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Thursday 14 November 2019

FF: don't expect a 'drink-in' this year


Fianna Fail is now so strapped for cash that the party's dwindling band of TDs and senators have been asked to pay for their own bed and breakfast at their strategy meeting, which begins tomorrow.

Just 12 months after the lavish 'drink-in' at the Ardilaun Hotel in Galway, which marked the beginning of the end for Brian Cowen following that infamous Morning Ireland interview, financial reality has finally hit Fianna Fail.

The soldiers of destiny, now comprising just 19 TDs and 14 senators, will be on war-time rations at the Maldron Hotel in Tallaght, Dublin, as the party tries to deal with a massive debt.

Even before the general election, the party had debts of €3.6m and the disastrous campaign put it even further in the red, with one estimate putting the debt at close to €5m earlier this year.

While some progress has been made in reducing the massive hole in the party finances, it still owes between €2m and €3m, informed sources have told the Sunday Independent.

Ahead of the two-day, one-night get-together in Tallaght before the Dail resumes, TDs and senators were told by letter from party headquarters to pay their own way.

"Regrettably, due to the financial constraints on the party at this particular time we have no alternative but to ask each member to contribute to the huge expense involved in this particular event by paying directly for their hotel bed and breakfast," party members were told.


The meeting of the parliamentary party will include a luncheon on Tuesday, to which local party activists have been invited. The meeting will then conclude promptly after the meal.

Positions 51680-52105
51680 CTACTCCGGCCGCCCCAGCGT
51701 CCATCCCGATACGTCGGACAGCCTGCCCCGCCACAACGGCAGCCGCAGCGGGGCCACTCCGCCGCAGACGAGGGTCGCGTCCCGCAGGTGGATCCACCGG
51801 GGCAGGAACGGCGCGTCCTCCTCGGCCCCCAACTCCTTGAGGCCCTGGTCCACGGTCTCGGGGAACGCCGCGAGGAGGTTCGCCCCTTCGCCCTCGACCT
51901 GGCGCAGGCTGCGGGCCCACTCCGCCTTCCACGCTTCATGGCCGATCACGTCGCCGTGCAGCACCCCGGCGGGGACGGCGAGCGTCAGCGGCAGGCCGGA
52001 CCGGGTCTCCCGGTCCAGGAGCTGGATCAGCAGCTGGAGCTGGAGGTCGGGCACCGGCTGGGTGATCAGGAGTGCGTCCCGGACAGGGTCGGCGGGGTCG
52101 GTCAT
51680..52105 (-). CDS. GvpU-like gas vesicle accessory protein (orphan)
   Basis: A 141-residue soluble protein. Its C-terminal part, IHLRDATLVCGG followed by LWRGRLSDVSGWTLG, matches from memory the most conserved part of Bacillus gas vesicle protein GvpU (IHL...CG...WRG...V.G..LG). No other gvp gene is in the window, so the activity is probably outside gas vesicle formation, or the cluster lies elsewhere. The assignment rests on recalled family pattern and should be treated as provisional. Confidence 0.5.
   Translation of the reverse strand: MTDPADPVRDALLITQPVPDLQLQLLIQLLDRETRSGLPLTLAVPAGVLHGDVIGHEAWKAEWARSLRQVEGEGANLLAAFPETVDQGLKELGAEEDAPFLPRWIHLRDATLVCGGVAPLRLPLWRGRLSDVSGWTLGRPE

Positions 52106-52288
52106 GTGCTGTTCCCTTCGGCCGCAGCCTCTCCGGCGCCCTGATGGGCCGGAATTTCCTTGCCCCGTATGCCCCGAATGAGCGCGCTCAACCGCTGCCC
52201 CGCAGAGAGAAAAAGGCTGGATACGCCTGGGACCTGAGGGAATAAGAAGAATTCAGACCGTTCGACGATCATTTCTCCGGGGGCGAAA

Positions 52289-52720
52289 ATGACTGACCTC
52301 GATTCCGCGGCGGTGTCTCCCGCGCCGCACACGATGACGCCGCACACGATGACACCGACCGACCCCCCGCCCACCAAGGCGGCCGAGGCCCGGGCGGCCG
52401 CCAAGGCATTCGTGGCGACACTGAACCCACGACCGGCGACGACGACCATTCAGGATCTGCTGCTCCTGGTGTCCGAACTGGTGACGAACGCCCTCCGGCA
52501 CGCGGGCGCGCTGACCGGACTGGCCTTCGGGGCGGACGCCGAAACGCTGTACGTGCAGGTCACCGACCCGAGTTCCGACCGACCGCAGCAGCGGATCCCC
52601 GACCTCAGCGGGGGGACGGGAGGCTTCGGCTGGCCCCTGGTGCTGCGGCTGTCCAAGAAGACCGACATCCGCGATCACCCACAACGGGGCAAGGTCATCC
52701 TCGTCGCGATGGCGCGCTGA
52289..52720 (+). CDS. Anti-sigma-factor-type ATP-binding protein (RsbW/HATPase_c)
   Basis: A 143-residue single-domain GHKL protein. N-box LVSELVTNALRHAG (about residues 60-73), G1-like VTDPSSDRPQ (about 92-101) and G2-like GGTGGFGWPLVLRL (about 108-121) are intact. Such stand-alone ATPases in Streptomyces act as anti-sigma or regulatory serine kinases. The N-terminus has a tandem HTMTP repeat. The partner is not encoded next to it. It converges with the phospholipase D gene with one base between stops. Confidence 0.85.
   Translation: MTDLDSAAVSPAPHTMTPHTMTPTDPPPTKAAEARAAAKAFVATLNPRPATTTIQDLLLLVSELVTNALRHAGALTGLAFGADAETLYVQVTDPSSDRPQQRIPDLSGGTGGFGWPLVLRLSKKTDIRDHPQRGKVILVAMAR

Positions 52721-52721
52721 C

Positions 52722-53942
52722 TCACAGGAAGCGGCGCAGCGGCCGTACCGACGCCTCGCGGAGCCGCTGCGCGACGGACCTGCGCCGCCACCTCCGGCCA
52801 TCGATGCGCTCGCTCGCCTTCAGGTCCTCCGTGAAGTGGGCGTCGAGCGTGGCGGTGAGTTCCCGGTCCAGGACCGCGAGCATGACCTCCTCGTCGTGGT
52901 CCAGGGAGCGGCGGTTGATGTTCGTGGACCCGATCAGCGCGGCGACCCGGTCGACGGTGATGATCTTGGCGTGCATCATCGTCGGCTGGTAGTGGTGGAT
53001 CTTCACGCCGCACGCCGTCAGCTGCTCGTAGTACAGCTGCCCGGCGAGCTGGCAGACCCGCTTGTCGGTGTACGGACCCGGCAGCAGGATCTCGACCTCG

"It will be business-like. There will be no frills. We haven't got the money," one TD told the Sunday Independent.

Last year, former minister and party treasurer Noel Dempsey told a national executive meeting that the party's debt was €3.6m.

A nationwide draw and other fundraising initiatives brought this down to below €3m but the general election then added substantially to the debt burden.

Ironically, the party does have some €2m of State funding in a separate account built up over a number of years.

But that money can only be used for administration and research. It cannot be used to defray costs associated with an election campaign.

Party leader Micheal Martin remains seriously concerned about the perilous state of the Fianna Fail finances, especially at a time when the financial institutions have tightened up access to credit.

The key factor in the party's decision not to put forward a candidate for the presidency was the belief that a Fianna Fail candidate would have little chance of success at this stage.

But another important element was cost. A presidential campaign would cost some €500,000 and the leader wants to concentrate the party's meagre resources on the local and European elections in 2014.

The by-election to fill the late Brian Lenihan's seat in Dublin West will be held in tandem with the presidential election and two referenda on October 27.

Mr Lenihan was the only Fianna Fail TD left in Dublin after the party's disastrous general election campaign, but there is little confidence within the party that it will retain his seat.

Sunday Independent

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